The letter starts with Dear.  Starting a letter with To is impersonal.  Dear can be personal or impersonal depending on the situation.  In this case, there is a slight personal quality to it.

A. P. starts by asking a question. A. P. is trying to signify a difficulty in expressing something. They aren’t getting to the point right away.  Despite this though, in some way, by starting off point, A. P. is signifying to S. that the information is going to be bad.  The idea is that a person might not talk around a point, if the point were good.

The next sentence, again, reflects A. P.’s difficulty with expression.  A. P. wants to say something, without saying it.

In the next two sentences, A. P. realizes the conclusion from above – that not directly saying something, is implying that the something is going to be bad.  There is a presumption here, that A. P. not only realizes that S. sees this, but also, that S. knows what this letter is referring to.  A. P. realizes that S. has figured out the unspoken subject of the letter.

In the next paragraph, A. P. is short and direct.  A. P. gets to the point.  In the first paragraph, A. P. was struggling to say something.  Here, A. P. has forced themselves to say what they were afraid to say before.  A. P. doesn’t say what failed.  A. P. understands that S. will know what A. P. is referring to, without A. P. saying what it is.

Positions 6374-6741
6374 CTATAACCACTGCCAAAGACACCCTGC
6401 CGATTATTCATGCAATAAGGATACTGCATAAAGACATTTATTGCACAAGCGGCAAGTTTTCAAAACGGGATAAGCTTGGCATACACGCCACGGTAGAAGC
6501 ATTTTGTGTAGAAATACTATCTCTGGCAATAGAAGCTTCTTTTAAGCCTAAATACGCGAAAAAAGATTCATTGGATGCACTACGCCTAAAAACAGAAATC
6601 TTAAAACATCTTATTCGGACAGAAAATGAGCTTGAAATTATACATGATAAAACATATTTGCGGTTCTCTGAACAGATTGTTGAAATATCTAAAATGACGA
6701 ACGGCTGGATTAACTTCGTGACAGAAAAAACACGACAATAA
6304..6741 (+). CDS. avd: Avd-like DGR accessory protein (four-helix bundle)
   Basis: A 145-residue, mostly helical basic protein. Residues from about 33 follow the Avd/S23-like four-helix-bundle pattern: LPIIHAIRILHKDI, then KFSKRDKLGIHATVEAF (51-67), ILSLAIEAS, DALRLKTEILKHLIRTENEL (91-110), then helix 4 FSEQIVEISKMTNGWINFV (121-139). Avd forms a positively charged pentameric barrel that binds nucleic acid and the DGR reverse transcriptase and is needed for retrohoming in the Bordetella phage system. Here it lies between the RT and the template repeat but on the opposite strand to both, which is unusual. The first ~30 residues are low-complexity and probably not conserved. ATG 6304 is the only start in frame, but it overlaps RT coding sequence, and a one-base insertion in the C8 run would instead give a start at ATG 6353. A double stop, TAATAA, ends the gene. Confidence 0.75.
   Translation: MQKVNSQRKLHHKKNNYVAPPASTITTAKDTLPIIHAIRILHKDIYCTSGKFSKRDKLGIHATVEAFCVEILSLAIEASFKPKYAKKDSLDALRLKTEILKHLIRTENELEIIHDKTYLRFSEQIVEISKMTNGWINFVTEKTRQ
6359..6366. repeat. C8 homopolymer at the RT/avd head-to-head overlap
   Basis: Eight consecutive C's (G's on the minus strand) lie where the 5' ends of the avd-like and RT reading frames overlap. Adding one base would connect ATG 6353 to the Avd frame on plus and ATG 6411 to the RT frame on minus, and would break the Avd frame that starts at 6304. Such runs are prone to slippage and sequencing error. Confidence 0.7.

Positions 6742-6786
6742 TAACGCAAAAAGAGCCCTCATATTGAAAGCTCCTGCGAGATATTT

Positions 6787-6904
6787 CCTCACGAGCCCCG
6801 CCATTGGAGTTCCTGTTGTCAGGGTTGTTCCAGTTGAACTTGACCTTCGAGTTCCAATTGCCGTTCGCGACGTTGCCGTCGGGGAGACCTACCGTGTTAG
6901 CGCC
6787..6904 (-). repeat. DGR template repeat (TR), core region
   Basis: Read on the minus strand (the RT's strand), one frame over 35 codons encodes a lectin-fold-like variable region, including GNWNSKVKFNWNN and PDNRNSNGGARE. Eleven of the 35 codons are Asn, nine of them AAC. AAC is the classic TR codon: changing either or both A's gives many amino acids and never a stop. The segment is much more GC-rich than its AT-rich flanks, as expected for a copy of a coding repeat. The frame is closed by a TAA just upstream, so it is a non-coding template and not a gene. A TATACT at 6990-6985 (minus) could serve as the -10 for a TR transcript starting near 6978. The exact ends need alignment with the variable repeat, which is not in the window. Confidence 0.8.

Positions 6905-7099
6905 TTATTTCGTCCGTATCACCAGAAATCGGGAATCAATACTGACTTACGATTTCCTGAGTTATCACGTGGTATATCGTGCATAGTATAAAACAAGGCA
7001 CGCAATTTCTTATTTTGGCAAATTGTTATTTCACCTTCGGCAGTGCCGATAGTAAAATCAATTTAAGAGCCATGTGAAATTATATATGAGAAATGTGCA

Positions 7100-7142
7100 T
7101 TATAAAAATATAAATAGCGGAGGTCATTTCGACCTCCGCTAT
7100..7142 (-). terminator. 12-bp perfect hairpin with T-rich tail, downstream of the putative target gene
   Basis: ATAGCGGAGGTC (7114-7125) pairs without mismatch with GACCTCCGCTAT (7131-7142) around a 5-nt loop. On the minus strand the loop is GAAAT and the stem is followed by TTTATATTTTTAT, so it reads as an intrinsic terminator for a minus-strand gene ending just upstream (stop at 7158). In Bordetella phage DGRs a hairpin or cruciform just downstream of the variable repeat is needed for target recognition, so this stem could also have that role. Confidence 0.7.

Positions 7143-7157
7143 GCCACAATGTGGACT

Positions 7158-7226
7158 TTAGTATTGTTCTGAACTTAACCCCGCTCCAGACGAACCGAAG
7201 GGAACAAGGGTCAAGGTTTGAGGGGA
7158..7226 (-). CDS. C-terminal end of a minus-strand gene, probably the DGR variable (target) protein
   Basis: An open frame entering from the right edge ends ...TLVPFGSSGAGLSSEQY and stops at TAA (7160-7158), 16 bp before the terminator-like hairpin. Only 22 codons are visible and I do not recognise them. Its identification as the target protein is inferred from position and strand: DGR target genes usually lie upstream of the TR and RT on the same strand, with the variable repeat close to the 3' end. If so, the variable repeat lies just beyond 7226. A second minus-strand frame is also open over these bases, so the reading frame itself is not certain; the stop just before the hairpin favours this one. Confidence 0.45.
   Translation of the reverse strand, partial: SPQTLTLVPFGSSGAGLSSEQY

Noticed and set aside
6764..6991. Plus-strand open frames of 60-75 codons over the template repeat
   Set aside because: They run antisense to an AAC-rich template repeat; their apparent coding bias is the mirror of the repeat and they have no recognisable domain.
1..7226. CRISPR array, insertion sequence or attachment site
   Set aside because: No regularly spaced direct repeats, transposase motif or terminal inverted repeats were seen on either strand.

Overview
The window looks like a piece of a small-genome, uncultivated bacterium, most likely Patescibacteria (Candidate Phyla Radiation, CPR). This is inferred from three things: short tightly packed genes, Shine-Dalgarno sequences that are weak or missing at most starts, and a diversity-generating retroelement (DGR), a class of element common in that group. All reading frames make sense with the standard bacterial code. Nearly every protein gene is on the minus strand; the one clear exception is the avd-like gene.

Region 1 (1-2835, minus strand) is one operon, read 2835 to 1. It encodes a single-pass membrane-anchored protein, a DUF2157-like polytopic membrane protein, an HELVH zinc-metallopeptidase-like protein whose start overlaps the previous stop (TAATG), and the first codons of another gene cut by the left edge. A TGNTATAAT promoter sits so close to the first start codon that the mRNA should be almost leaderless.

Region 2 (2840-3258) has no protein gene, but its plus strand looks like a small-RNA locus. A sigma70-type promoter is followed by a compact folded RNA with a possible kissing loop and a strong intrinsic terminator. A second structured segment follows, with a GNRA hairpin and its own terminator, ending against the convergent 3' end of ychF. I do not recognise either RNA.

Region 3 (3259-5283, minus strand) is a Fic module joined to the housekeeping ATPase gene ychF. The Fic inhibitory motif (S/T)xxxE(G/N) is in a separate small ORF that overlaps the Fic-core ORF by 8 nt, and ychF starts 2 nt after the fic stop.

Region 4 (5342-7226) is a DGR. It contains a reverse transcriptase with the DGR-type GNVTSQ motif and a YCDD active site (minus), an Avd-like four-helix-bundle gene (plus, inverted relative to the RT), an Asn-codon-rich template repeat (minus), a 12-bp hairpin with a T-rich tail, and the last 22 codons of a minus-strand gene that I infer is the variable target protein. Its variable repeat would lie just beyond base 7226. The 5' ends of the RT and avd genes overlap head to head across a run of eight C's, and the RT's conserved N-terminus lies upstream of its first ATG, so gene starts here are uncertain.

In the next paragraph, A. P. writes again like the first.  There is almost an aside.  There is almost a commentary on the words of the letter.  A. P., in the first sentence, realizes that the paragraph before was like jumping from something.  There’s a finality to it.  There’s a sense, that once the jump is made, there is no way to go back.  That is how A. P. feels about directly saying that the something in question failed.  A. P. states the fact again and then uses a metaphor of a coin being thrown in a pond as an analogy.

After this, A. P. realizes that S. is impacted by the news that this something failed.  They wonder what S. is thinking about it.  They realize that there must be a mixture of different thoughts and emotions.